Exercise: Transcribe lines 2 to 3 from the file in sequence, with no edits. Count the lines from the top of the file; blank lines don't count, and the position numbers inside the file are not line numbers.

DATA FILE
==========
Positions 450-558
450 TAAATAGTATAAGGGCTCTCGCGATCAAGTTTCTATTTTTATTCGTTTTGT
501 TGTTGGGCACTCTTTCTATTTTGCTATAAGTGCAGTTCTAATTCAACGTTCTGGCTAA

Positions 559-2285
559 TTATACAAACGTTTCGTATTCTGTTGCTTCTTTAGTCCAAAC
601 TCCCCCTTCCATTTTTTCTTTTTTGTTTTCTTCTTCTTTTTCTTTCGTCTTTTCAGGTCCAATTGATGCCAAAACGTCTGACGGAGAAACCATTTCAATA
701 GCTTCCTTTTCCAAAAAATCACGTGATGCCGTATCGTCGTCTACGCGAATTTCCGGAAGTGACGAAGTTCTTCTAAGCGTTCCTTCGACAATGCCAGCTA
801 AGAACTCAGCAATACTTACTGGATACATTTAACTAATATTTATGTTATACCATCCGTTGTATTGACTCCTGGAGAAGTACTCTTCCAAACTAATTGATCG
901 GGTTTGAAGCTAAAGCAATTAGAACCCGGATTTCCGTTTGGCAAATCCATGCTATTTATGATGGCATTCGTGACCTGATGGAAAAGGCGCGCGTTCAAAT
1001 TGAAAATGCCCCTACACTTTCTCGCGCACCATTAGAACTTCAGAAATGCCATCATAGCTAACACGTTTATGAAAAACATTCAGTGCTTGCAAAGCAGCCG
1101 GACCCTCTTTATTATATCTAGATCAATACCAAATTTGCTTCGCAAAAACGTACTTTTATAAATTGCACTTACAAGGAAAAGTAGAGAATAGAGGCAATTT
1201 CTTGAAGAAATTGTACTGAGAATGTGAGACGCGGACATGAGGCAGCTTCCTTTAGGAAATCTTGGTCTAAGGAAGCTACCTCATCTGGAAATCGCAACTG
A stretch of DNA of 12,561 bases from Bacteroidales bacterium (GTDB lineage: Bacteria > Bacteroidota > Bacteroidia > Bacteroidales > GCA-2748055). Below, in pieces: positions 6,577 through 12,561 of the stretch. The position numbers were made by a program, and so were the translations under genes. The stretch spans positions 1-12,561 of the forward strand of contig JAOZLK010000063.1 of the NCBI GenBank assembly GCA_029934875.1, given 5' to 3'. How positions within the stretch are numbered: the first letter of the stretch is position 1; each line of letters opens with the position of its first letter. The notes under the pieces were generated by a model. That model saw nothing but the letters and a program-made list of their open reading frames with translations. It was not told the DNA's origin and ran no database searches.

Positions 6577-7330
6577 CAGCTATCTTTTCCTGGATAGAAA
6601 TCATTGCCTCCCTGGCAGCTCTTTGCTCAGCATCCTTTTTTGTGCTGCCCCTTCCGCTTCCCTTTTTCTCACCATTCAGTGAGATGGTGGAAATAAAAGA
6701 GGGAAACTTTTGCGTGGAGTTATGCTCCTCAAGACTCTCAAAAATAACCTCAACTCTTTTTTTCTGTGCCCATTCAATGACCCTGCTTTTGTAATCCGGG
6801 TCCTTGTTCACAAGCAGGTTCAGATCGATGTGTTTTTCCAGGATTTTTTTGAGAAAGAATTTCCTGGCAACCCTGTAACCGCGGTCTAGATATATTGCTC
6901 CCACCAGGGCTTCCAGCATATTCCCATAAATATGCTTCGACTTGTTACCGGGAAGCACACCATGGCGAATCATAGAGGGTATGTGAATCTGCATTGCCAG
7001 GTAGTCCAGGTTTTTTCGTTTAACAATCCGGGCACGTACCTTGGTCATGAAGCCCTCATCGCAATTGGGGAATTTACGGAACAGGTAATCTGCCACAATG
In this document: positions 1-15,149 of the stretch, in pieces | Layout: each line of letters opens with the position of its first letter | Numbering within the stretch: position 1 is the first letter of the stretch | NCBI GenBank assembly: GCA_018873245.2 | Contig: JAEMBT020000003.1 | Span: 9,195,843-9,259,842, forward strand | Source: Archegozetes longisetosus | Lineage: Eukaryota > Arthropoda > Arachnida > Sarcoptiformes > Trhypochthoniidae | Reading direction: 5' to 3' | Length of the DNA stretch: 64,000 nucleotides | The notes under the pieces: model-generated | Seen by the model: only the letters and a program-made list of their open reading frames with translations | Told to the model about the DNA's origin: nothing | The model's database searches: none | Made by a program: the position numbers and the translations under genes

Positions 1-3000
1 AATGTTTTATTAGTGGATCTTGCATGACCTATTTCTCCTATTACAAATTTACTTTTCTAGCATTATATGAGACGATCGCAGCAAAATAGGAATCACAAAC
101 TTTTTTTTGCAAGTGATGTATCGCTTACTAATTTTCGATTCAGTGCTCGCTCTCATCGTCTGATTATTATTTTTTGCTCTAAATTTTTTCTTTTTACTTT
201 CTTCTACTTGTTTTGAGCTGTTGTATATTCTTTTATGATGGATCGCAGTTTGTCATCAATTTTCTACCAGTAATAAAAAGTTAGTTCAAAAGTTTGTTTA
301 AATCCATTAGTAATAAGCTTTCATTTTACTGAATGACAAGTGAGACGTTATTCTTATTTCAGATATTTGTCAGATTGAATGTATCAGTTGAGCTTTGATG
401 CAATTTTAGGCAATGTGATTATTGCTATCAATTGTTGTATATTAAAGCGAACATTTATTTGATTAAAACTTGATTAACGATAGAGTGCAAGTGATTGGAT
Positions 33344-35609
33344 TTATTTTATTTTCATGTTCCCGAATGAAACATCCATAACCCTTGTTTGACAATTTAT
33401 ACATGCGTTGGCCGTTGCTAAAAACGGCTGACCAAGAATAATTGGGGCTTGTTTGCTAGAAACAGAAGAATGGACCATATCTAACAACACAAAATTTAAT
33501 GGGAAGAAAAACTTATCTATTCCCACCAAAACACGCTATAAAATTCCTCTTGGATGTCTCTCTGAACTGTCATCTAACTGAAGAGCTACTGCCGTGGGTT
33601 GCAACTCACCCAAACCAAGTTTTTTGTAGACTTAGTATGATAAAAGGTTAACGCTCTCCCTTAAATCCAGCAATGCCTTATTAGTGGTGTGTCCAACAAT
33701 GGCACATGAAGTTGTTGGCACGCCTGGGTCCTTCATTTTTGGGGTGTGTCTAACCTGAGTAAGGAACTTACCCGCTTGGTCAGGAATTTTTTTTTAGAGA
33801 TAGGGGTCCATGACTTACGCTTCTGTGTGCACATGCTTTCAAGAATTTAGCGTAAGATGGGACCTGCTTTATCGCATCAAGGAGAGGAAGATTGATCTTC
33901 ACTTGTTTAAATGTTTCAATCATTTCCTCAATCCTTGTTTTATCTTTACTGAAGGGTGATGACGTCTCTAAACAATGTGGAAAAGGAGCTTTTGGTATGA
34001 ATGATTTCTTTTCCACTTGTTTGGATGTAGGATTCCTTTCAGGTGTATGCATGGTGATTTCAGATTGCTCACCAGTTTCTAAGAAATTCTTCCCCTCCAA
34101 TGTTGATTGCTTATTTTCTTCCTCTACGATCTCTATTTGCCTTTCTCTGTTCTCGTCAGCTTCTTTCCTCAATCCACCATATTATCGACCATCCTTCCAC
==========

450 TAAATAGTATAAGGGCTCTCGCGATCAAGTTTCTATTTTTATTCGTTTTGT
501 TGTTGGGCACTCTTTCTATTTTGCTATAAGTGCAGTTCTAATTCAACGTTCTGGCTAA